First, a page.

But the Salesforce ecosystem is not immune to the gender gap seen in technical job markets. 10K Advisors said that 91% of Salesforce technical architect jobs, which are the highest paying of all Salesforce certified positions, are filled by males. Meanwhile, 80% of developers, the second-highest paying position, are male.

3. Plethora of open Salesforce developer positions

The low supply and high Salesforce skills demand among workers will be a challenge for Salesforce customers. 10K Advisors pointed to developer jobs in North America, where openings outpace available talent by a more than a 4-to-1 ratio. But that's not even the biggest disparity noted in the report: There are 10 job listings for every self-identified technical Salesforce architect.

For businesses using Salesforce technology, the struggle to find workers with the necessary skills could put Salesforce initiatives at risk. "Without the appropriate knowledge and guidance, Salesforce programs are more likely to accumulate technical debt, require future rework and never realize their full potential," the report said.

"It's not good to have that imbalance," Hamm said. "But Salesforce recognizes that."

Hamm said Salesforce is addressing the gap through Trailhead, its free education and training website for Salesforce career growth. Trailhead users numbered more than 1 million as of September 2018. This offering is different from Salesforce certification, an annual fee-based testing process. Several recent studies showed that, once professionals obtain a certification of expertise in at least one of eight technical and product categories to boost career growth, they're all but guaranteed to earn higher pay. It's not yet known whether companies will continue to prefer certified workers over those trained in Trailhead or if the talent shortage will lead them to hire more Trailhead graduates.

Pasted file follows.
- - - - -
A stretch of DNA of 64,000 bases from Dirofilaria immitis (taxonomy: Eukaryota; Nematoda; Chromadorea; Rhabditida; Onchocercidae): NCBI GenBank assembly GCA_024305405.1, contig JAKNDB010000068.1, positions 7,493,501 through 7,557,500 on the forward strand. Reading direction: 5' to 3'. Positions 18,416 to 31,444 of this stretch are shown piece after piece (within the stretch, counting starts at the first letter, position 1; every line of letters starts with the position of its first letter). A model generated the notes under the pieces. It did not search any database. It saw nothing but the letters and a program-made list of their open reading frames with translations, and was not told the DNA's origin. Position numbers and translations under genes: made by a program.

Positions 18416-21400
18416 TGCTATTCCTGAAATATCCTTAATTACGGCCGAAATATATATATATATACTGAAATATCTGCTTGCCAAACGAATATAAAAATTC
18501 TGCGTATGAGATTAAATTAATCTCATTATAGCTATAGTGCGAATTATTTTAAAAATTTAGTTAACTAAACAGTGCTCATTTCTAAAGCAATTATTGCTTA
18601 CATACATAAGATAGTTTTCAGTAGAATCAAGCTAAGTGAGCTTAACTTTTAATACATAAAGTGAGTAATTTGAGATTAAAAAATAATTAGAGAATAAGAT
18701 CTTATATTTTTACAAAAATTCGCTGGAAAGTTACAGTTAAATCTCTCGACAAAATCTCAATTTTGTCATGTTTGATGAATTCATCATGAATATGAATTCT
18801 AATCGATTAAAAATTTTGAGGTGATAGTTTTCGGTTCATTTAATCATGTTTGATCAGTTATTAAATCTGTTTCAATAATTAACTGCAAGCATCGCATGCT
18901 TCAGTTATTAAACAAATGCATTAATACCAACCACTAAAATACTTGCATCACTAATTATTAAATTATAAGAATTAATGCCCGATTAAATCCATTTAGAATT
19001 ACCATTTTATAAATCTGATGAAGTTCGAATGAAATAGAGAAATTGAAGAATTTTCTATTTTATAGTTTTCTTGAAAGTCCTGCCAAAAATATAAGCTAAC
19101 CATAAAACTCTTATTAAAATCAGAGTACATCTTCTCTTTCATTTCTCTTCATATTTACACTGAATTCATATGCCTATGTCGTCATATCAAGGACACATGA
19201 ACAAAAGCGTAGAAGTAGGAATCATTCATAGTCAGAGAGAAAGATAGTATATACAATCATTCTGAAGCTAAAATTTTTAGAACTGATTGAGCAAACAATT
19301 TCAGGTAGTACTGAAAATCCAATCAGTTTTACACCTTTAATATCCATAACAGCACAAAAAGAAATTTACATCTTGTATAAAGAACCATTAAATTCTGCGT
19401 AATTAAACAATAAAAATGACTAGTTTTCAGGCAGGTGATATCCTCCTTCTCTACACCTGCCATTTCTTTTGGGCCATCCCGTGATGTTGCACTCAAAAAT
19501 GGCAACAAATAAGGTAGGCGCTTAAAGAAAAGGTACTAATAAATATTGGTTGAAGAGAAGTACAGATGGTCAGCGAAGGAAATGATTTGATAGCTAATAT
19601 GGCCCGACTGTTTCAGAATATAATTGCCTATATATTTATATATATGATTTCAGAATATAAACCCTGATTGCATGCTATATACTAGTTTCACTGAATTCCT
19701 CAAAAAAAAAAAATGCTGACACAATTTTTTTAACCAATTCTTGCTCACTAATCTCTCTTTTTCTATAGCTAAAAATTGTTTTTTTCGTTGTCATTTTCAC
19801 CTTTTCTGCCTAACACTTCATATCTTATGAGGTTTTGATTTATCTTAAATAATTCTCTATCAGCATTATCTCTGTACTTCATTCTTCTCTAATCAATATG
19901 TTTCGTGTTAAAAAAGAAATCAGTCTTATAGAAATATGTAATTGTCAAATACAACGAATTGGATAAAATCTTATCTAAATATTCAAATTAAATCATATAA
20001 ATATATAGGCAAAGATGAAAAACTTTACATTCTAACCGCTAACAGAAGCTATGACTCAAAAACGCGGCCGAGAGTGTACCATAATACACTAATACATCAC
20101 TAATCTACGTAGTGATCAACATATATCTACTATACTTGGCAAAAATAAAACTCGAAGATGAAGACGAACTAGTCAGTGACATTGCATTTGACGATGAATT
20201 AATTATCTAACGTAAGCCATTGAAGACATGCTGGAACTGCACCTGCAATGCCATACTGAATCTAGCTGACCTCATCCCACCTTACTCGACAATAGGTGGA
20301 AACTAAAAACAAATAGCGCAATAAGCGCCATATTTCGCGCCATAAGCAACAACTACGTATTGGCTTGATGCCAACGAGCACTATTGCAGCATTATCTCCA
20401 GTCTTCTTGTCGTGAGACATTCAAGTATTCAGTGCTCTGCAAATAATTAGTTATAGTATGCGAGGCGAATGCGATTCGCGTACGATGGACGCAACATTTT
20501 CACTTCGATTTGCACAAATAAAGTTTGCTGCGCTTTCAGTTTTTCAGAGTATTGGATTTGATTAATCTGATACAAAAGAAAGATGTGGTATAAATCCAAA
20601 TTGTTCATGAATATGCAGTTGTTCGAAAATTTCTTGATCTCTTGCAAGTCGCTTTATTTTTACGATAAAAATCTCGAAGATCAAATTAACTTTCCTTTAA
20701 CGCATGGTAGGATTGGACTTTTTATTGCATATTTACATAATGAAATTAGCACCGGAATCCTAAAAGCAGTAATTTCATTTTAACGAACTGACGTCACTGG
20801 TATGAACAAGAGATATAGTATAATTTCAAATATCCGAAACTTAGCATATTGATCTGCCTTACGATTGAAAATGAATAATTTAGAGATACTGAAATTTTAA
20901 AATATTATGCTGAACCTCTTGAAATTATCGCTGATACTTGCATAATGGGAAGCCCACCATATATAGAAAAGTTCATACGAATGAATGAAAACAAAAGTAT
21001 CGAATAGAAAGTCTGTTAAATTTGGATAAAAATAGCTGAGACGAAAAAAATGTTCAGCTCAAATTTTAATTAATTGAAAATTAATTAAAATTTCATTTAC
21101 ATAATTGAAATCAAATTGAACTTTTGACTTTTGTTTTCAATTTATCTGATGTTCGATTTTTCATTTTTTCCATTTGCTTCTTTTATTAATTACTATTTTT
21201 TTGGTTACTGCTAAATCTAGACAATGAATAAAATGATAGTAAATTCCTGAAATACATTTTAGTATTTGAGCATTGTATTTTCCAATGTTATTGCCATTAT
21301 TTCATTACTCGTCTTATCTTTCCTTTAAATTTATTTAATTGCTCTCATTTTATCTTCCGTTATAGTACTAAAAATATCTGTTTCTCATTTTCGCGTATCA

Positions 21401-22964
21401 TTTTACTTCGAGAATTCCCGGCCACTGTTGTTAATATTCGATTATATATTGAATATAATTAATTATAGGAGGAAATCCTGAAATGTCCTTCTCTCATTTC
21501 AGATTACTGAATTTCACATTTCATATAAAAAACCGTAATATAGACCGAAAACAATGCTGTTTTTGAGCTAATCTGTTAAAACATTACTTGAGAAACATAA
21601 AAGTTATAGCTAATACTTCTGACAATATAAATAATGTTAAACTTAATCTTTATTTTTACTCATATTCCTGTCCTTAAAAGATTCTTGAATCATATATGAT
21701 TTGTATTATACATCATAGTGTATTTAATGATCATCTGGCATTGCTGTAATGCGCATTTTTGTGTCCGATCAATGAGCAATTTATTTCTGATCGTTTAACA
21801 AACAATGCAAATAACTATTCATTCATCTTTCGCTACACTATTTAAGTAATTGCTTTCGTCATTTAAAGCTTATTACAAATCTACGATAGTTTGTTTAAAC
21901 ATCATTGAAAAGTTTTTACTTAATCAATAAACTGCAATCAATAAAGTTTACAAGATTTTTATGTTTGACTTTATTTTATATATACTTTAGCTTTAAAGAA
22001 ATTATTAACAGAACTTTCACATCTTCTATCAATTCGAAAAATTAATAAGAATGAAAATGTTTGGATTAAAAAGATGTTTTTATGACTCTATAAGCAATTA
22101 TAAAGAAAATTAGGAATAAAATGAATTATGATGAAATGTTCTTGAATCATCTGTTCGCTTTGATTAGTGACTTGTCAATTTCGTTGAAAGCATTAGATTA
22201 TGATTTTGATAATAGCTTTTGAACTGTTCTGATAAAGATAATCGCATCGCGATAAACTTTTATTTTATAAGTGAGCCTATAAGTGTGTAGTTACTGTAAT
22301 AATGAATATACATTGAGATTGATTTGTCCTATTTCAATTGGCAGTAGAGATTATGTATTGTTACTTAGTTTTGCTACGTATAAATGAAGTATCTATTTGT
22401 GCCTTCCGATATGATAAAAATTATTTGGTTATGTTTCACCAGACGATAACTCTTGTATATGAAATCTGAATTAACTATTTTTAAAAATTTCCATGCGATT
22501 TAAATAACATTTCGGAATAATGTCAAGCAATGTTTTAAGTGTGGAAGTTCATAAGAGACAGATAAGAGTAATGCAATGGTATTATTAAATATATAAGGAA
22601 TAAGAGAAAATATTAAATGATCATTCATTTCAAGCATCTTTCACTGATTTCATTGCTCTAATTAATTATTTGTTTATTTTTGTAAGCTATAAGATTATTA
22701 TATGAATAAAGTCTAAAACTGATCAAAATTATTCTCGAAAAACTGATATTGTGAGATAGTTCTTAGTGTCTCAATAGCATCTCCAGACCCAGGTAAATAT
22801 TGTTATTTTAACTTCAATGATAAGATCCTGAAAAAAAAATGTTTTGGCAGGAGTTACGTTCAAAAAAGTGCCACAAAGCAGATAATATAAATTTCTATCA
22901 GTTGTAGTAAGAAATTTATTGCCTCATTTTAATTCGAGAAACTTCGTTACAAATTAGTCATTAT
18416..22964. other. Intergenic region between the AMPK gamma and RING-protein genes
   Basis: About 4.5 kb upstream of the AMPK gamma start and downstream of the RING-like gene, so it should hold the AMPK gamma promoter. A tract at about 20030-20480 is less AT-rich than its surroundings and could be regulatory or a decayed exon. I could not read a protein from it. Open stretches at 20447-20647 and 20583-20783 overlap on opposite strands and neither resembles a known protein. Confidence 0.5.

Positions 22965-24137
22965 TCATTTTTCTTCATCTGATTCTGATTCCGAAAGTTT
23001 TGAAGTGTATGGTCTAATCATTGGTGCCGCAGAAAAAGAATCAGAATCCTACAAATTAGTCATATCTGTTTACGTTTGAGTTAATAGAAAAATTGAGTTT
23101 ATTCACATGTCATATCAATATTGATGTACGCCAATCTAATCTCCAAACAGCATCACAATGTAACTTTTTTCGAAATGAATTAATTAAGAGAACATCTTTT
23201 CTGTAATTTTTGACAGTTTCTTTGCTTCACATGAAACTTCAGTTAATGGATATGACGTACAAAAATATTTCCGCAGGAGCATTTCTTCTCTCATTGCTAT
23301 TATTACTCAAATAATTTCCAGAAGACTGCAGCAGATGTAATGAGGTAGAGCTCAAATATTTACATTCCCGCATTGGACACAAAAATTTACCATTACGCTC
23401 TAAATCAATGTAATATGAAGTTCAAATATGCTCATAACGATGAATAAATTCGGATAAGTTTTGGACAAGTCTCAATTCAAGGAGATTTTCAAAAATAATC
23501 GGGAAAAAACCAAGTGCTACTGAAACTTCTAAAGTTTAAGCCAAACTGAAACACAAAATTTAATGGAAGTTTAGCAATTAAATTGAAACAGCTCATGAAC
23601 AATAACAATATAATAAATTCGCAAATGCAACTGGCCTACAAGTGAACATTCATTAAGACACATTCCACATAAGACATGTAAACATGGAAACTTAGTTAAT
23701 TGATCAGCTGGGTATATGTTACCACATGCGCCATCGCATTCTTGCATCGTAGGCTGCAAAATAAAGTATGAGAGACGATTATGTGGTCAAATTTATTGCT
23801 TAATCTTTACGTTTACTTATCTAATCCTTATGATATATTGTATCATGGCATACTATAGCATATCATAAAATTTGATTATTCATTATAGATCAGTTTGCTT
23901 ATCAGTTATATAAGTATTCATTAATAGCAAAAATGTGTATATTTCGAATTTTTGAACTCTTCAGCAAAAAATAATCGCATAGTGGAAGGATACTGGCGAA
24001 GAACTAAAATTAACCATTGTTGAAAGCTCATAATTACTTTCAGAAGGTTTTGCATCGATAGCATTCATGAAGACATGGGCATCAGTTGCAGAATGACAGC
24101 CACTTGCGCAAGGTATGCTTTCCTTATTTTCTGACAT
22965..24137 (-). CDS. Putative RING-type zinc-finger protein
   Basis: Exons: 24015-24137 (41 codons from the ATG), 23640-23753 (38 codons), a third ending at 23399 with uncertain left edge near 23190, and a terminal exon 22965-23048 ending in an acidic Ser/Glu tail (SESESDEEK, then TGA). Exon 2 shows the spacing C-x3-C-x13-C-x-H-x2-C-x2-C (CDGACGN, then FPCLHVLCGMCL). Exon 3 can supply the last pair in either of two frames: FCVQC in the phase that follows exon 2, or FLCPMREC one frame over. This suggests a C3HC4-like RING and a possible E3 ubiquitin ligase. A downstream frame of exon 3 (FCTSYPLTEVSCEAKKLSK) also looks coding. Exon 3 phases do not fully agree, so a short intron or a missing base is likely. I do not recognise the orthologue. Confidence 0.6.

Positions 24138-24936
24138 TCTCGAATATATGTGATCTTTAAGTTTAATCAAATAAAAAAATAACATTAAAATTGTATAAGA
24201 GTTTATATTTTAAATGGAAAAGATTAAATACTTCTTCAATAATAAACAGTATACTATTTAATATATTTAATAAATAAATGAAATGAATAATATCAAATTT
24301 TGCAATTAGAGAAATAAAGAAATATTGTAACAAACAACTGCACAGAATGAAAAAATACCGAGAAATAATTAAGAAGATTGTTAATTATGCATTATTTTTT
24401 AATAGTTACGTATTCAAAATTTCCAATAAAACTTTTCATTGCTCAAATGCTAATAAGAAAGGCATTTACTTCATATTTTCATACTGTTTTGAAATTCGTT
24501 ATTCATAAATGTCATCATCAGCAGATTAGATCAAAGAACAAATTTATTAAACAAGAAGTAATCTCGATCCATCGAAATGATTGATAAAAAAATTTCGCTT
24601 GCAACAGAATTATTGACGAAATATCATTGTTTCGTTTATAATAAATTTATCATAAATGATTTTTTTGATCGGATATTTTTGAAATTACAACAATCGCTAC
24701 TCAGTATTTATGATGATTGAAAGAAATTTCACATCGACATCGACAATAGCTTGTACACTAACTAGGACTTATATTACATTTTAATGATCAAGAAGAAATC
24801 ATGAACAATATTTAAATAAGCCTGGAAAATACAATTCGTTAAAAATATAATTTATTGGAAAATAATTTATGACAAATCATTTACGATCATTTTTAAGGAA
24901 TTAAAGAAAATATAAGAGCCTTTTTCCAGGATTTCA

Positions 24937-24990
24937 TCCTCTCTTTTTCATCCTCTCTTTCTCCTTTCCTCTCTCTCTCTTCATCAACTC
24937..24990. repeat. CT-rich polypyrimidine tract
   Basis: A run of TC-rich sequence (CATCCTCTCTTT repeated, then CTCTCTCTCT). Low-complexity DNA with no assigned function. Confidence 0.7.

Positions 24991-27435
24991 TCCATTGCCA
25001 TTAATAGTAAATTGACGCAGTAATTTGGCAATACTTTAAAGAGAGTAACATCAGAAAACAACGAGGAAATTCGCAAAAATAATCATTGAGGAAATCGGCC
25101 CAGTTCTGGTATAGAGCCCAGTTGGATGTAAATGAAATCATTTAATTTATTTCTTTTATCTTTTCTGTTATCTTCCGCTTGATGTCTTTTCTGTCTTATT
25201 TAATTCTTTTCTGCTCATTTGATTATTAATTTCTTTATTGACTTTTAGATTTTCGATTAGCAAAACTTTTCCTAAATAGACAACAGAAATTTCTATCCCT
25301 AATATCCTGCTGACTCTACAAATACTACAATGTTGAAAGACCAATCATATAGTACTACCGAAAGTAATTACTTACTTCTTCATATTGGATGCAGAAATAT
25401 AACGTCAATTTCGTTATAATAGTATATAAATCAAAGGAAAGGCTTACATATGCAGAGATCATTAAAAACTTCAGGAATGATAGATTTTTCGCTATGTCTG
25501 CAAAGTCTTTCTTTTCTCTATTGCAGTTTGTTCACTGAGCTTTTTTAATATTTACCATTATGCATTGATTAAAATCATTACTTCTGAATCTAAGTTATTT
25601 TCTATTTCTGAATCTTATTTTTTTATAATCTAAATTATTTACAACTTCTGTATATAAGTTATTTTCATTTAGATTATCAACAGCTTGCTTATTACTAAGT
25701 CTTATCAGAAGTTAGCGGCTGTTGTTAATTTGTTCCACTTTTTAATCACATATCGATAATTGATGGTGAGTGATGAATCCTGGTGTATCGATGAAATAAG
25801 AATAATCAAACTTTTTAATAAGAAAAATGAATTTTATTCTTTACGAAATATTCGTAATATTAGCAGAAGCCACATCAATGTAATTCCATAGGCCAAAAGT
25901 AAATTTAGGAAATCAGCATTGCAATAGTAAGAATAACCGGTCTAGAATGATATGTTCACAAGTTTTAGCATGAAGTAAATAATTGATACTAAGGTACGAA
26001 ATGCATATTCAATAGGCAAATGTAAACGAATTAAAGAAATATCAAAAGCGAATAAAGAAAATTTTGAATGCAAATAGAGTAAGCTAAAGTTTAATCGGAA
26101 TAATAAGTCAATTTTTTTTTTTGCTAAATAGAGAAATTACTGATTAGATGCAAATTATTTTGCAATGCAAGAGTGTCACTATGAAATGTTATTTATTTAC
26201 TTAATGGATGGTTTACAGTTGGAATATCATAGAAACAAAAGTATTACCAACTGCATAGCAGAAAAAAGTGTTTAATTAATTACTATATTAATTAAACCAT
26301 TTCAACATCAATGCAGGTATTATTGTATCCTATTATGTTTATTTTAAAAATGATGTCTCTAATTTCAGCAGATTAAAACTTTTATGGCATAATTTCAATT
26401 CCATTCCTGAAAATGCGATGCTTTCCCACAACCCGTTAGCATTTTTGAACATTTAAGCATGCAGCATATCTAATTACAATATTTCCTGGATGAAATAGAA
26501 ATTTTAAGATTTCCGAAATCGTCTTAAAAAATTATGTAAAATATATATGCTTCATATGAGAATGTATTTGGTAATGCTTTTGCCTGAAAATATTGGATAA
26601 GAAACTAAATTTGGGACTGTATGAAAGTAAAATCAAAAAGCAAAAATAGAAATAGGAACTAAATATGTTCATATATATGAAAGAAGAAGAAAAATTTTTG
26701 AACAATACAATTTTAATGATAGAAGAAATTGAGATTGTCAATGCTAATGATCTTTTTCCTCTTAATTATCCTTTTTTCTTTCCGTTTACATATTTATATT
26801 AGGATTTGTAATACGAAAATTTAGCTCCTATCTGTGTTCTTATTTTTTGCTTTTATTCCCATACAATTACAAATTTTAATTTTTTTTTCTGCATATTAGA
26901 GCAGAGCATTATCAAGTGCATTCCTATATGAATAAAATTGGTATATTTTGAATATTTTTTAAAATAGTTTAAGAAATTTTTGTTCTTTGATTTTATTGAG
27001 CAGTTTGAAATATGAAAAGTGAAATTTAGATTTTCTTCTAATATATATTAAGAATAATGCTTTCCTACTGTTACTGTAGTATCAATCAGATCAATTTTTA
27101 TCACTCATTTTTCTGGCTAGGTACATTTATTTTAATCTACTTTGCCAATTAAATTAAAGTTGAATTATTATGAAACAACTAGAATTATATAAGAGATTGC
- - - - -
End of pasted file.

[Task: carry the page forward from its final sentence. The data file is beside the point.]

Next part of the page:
10K Advisors tweet on tech jobs and Salesforce growth

4. Salesforce freelancers becoming a go-to resource

In the meantime, companies don't necessarily have to turn to large consultancies to meet the Salesforce skills demand. The gig economy is providing skilled Salesforce freelancers who don't require full-time benefits and only charge half or two-thirds of what a Salesforce consulting partner charges, 10K Advisors said. Still, companies should proceed with caution when testing the freelance waters. While many freelancers are skilled, experienced workers, others are not as skilled and are unproven.

And perhaps in a nod to its own services, 10K Advisors also reviewed the benefits of hiring talent brokers. These middlemen connect companies of all sizes to a vetted roster of freelancers, in addition to providing project management and other services typically offered by consultancies. No matter which approach companies take, the 10K Advisors report emphasized that companies need to understand the Salesforce skill demand is high, and talent isn't growing on trees. So, they must plan accordingly.

This was last published in November 2018